THE prices of yam tubers along the highways in Benue and Ebonyi States, Federal Capital Territory, Delta-Edo axis of the Lagos-Benin-Asaba expressway and markets may soon skyrocket, with farmers smiling to the banks.
Reason: a joint research by the Tokyo University of Agriculture and the International Institute for Tropical Agriculture (IITA), Ibadan is focusing on the ‘Yellow yam,’ Dioscorea cayenensis to extract diosgenin, an active ingredient vital to the fertility industry.
If the research yields a convincing result, however, it could cost more to eat pounded yam, a delicacy in many parts of the country.
Dr. Ryo Matsumoto, lead researcher from Tokyo University of Agriculture (but based in IITA for the project), told The Guardian that the Yellow yam from Edo State is attracting interest due to its potentials for fertility issues.
Matsumoto, a physiologist and visiting scientist, said other species of yam in Nigeria would be researched, however, the yellow variety takes the lead, as scientists run schedules from test tubes to spectrophotometers, amid volumes of reagents in laboratories.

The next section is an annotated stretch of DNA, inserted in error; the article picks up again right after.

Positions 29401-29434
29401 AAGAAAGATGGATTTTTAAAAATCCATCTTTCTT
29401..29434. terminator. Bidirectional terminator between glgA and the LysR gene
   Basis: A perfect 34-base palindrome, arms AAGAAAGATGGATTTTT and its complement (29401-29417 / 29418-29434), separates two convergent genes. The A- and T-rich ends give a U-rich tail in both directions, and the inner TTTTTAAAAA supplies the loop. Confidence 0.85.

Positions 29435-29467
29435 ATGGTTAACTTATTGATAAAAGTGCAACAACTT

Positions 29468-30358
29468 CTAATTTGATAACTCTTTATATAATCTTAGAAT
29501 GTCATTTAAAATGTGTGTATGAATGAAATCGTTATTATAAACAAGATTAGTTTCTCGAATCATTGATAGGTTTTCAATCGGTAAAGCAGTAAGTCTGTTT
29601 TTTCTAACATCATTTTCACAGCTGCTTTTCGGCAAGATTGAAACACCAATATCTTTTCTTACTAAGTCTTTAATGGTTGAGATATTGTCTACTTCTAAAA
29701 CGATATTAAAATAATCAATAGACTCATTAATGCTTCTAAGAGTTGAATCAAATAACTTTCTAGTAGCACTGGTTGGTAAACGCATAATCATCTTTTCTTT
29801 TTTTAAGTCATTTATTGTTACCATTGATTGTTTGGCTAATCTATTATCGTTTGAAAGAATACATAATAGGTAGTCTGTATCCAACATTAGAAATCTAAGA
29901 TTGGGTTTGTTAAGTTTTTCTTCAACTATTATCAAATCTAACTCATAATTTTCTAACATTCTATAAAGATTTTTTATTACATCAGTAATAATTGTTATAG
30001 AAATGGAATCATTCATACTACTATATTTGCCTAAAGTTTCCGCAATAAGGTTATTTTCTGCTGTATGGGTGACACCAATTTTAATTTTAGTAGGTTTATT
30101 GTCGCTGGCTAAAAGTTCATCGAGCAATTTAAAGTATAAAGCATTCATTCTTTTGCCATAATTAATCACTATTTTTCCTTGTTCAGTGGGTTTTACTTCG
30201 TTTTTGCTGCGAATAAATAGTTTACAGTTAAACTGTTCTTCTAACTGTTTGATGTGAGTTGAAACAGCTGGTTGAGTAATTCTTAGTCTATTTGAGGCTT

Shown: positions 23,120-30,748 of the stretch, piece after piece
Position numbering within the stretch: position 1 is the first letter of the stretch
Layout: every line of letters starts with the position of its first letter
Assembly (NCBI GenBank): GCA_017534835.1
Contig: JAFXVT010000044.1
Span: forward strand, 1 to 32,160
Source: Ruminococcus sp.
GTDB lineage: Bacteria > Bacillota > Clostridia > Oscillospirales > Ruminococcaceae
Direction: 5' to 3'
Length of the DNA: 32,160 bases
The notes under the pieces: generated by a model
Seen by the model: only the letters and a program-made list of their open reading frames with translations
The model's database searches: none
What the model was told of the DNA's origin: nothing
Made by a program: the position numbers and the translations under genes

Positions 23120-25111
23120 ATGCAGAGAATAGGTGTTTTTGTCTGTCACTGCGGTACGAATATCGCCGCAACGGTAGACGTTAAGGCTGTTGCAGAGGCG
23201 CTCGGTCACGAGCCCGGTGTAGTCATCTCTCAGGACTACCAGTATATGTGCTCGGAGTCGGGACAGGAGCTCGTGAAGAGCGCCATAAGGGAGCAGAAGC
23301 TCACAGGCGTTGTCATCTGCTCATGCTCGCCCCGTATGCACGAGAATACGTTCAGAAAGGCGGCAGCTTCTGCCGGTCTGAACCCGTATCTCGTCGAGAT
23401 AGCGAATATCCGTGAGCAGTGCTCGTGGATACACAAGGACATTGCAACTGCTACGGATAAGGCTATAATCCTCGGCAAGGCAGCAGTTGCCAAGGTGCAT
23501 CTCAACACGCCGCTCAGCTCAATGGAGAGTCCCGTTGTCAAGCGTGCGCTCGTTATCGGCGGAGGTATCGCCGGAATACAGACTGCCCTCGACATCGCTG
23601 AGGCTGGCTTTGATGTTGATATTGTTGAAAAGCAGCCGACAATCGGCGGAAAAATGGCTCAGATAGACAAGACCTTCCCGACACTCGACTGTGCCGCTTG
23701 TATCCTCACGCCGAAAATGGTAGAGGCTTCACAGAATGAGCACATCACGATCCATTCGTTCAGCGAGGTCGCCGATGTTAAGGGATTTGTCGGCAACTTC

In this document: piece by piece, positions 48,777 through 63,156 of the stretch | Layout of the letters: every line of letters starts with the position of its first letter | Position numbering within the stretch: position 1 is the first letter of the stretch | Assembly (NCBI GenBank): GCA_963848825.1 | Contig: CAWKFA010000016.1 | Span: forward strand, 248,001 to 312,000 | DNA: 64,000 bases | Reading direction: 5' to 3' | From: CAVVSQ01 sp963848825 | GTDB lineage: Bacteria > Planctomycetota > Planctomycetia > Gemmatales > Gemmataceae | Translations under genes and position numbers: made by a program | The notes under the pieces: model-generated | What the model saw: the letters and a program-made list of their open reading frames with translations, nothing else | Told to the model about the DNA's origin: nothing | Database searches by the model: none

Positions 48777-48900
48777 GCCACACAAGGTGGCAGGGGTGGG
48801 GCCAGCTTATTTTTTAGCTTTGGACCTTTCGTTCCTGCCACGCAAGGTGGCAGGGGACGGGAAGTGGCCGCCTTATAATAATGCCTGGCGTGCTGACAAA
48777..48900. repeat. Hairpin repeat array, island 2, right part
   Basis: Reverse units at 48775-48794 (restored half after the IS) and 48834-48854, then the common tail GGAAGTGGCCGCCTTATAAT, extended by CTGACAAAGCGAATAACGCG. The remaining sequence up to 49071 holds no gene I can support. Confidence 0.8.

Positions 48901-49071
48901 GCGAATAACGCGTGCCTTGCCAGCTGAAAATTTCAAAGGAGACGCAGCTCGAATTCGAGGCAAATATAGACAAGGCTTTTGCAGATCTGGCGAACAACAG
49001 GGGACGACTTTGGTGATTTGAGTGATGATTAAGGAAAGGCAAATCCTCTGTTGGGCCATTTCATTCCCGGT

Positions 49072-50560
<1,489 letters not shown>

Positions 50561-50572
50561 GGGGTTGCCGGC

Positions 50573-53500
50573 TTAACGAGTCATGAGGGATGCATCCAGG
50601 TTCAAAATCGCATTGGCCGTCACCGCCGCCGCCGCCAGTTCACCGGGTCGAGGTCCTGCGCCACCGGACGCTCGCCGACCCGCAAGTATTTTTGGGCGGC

As soon as results, which are being awaited with optimism, are ready, other species would come into focus, he revealed.
Over the years, Matsumoto recounts, “the U.S. used ‘wild yam’, and Japan, D. esculenta. But now, attention is shifting to local varieties in Nigeria.”
Diosgenin is important for medical purposes. It has been used in the manufacture of birth control pills and is an essential component in high blood pressure management.
Diosgenin is a female hormone precursor for the manufacture of contraceptive pills. When converted to pregnenolone, it is used to aid fertility, among other medical uses.